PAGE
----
The new FEI yellow cards: From being late to endangering the public

Over the past two weeks the FEI has updated their eventing, dressage, and show jumping yellow card lists.  I have commented thoroughly on my feelings about the yellow card system, and in particular Steph’s and Jessie’s yellow cards this spring, so I won’t bother to do it again here.  But suffice it to say that as inconsistently as the FEI sometimes applies the system, I almost wish they wouldn’t make the list public.  Certainly the several word explanations that come with the yellow cards are insufficient to provide a clear picture of what happened.  The public is left with too little information and at risk of improperly condemning the riders.  For example, over 30 riders were cited for “continuing after 3 refusals” this year.  Riders who continued after a 3rd stop might have not known that what they thought was only a big look by their horse at a bank was actually counted as a stop, or they might have run down a fence judge who was trying to pull them up.  The short explanations just don’t give us enough information.  But, on the upside, the explanations sometimes have just enough information to provide pure amazement.  Some of my favorites from the list:

1) Sophie de Cartier de Marchienne, a rider from Belgium, showed the true Belgian work ethic when she “remounted after a fall and jumped 3 fences before stopping.” 

2) A rider from Kazakhstan received a yellow card and what were certainly a meaningless 25 extra penalties for “jumping from still (100cm) after 2 stops at the same fence.”

3) A Swedish rider received a verbal warning for “jumping from a dangerous distance and risky angle,” which more or less sums up every show jumping round I have ever had.

4) Kate O’Sullivan from Ireland received a yellow card at Tattersalls for being late for the first horse inspection, while Ciara Smullen received a verbal warning at the same event for failing to show up at the final inspection without notifying the officials.  So it’s a yellow card for being late and a warning for not showing up.  Situations like that do not reaffirm my faith in the yellow card system.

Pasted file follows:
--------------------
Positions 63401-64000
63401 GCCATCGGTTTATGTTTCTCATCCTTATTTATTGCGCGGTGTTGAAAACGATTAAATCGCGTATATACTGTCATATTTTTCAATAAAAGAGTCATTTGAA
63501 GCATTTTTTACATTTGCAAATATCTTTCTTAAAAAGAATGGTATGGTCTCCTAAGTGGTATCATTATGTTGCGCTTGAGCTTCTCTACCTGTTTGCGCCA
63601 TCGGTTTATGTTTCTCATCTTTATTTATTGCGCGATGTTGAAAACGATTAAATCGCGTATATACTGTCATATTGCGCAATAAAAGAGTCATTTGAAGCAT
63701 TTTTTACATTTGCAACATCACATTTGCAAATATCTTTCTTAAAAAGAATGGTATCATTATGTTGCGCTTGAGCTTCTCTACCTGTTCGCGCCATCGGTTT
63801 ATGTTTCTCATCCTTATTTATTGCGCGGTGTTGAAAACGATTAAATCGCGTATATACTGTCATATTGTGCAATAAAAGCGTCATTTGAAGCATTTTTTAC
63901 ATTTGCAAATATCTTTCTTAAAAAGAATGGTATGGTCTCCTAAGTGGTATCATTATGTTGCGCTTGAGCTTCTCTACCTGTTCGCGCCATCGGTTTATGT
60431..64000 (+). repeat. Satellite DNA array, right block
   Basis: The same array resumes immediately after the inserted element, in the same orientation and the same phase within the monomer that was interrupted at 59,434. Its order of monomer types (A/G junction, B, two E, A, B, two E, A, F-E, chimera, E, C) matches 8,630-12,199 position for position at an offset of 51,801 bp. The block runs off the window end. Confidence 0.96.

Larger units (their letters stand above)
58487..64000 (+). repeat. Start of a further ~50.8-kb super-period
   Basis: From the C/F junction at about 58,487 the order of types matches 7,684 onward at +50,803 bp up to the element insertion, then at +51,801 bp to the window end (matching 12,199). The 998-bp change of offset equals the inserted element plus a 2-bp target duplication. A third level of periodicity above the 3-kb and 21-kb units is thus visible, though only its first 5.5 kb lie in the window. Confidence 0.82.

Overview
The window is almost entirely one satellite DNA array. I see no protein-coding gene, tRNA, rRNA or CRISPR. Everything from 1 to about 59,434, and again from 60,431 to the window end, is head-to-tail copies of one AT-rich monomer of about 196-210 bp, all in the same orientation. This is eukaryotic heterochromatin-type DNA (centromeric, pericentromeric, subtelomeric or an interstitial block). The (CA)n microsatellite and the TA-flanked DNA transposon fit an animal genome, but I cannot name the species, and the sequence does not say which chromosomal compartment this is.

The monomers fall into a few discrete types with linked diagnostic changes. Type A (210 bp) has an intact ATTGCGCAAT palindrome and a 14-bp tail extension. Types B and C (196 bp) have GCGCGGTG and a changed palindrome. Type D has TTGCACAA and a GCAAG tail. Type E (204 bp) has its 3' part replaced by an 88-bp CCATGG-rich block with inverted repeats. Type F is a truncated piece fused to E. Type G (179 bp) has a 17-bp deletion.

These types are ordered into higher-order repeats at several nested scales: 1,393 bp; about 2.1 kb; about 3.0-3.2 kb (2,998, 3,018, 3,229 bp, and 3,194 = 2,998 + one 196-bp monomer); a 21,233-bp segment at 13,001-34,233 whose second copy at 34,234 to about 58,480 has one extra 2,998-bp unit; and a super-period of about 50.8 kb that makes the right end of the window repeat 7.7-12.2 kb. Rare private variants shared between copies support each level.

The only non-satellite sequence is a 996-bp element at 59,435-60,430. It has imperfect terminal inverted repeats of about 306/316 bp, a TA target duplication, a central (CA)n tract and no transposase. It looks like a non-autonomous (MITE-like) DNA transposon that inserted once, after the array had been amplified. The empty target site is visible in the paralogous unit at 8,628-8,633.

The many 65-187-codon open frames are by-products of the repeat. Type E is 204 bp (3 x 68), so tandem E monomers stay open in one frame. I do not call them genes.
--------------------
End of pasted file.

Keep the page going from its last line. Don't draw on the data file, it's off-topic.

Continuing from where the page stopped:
5) To make matters even less consistent, two British riders at the Chattsworth CIC3* were just given warnings for arriving “very late” for a horse inspection.  What do you want to bet they were at the same party the night before?

6) A Turkish rider was cited with a yellow card that is labeled “out of control and jumped tape off the track.”  I think that’s a description we can all agree is undoubtedly sufficient for giving a yellow card.

7) Hayden Christen of New Zealand is cited a verbal warning for “endangering members of the public” although it is left to our imagination as to how or when the public was so threatened.  Again, I’m inclined to suspect a party at the event.

[FEI Yellow Card Lists]

On a more significant note, 6 North American pairs have received yellow cards since the start of 2011.  The Chronicle published an article this evening looking into Tamra’s yellow card, which resulted from Tamra yelling at an official over a rule misunderstanding, and mentioning the other 6 North American yellow cards.  [COTH]

Stephanie Rhodes-Bosch (CAN): Dangerous riding, not stopping for red flag, Badminton
Sam Elsenaar (CAN): Abuse of horse, use of whip and spurs after elimination, *Fair Hill CIC*
Jessica Phoenix (CAN): Dangerous riding, riding too fast, Jersey Fresh
Darren Chiachia (USA): Dangerous riding, continuing after 3 refusals, Chattahoochee Hills
Tamra Smith (USA): Incorrect behavior, abuse of an official, Rebecca Farm
Cali Eden (USA): Dangerous riding, continuing after 3 refusals, Rebecca Farm

Three US riders received verbal warnings at Rebecca Farm as well, and Jessica Hampf received a verbal warning at Rolex. 

The report about Tamra’s incident provides a very different picture than what one might think if they didn’t know Tamra and just read “abuse of an official” on the yellow card, and I believe the same is true for Steph’s and Jessie’s yellow cards, and my guess would be the same for the other three, although I don’t have any personal knowledge of those incidents.   

I know it is hard to make subjective officiating decisions, and if these lists were not public then we would be calling for more transparency.  The best solution I can think of is to perhaps provide a more lengthy description of the situation and a chance for the rider to defend themselves on the published yellow card list.  At the very least, if the FEI is going to publish yellow cards with little more than a 3 word explanation they need to get more consistent about enforcing them.  Go eventing.
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Tuesday Update: As a couple of diligent commenters have pointed out, the FEI yellow card sheet incorrectly states that Sam Elsenaar’s yellow card was acquired in France, when in fact the FEI’s own horse records state that the horse was in Maryland at Fair Hill that weekend.  I make more typos than anyone on the planet, but that is a bit disconcerting considering the importance of the list.  Also, ESJ has posted a comment that I think is very important–often times officials are required by rule to give yellow cards, such as in the case of pulling a horse up during cross-country.  I think this is a problem with the yellow card system, although of course we can’t fault the officials for doing what they are required to by rule.  

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